Word of the day: Al fresco

Al fresco dining: you hear it and images of bohemian terraces, furnished with early 20th century country style decor come to mind. A topiary here, the sunset there, rustic, wholesome yet elegant cuisine in your plate. A Michelin starred bistrot that nobody knows about, if that was possible. 

 

In English, that’s what the locution “al fresco” is associated with: the idea of having your meal outside, sitting in a restaurant’s outdoors area. And mind, the association is not at all casual, because in Italian “al fresco” means “cool,” “to be or to stay somewhere cool:” so the idea that eating “al fresco” means eating outside makes perfect sense, especially when you think of the immense pleasure of having a bite in the evening Summer breeze, after a day spent sweating. 

 

But alas, the Italian “al fresco” and the English “al fresco” are only half siblings. 

 

Of course, the English expression is in Italian, and of course, its meaning is associated somehow with the literal meaning it has in its original language, but the story is more complex than that. 

 

You see, in Italian, we don’t use “al fresco” when we have dinner in a restaurant’s veranda; in that case, we quite simply say “mangiare all’aperto,” or “sedersi nel dehors.” To be “al fresco” means something quite different: it means  to be in jail!

 

Yes, “essere al fresco” is a familiar way to say someone ended up in prison: not quite the same as the fancy dining experience concocted by  the English version of the expression.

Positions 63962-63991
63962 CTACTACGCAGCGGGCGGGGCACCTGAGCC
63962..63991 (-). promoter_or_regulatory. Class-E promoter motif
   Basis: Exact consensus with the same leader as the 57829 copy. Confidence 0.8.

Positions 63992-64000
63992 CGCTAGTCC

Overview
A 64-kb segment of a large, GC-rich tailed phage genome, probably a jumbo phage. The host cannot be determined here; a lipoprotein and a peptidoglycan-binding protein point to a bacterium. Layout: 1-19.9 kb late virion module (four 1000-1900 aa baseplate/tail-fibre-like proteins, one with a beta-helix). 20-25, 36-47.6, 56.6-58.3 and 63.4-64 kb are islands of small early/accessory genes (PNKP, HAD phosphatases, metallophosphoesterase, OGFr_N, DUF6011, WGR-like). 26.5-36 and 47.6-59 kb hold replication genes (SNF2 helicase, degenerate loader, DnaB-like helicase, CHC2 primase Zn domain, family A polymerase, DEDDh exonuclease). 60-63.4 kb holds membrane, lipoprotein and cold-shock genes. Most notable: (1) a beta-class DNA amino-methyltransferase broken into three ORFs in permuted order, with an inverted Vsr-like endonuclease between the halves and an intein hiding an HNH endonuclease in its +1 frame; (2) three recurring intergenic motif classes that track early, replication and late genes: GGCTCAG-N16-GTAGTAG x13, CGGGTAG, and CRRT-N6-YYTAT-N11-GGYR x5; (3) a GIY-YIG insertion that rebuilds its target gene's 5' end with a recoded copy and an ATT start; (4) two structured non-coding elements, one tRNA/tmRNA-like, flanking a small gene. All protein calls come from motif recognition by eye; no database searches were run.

And then, we shouldn’t forget another common Italian locution with the word “fresco”: “stare fresco”, which means being in trouble. 

 

A bit of a false friend, this “al fresco,” isn’t it?

Word of the Day Al Fresco

L’hanno arrestato per furto. E’ al fresco da una settimana!

He was arrested for robbery. He’s been in jail for a week.

Word of the Day Al Fresco

Se non studi, stai fresco! Perderai l’anno scolastico.

If you don’t study, you’ll be in trouble! You’ll fail the year. 

Word of the Day Al Fresco

Stasera abbiamo deciso di mangiare in terrazza, all’aperto. 

Tonight, we’ll eat on the  balcony, al fresco!

Receive More Stories Like This In Your Inbox

SPONSORED

Recommended

Word of the day: Boh

This week ’ s word is...not a word. Or at least it isn ’ t in the strictest of senses. The interjection boh (pronounced just as it is written, “ boh...

Word of the Day: Canicola

The thermometer reached unspeakable temperatures and Italy has been sweating hard. Watermelon sales sky rocketed: the ruby and green fruit is the...

Expression of the Day: Prendere la Palla al Balzo

Seize the opportunity, that’s what prendere la palla al balzo (prain-dai-rai lah pahl-lah ahl bahl-tsoh) means. Taken literally, it’s a way more...

Word of the Day: Magari

How would you like to win a billion dollars? Magari ! any Italian would certainly answer. “ Magari ” (pronounced: mah-gah-ree ) is a little popular...

Word of the Day: Macché

Macché ( mahk-kai ) is a word you may not hear as often as sì and no, but when you do, rest assured that what speakers are talking about doesn’t make...

Weekly in Italian

Recent Issues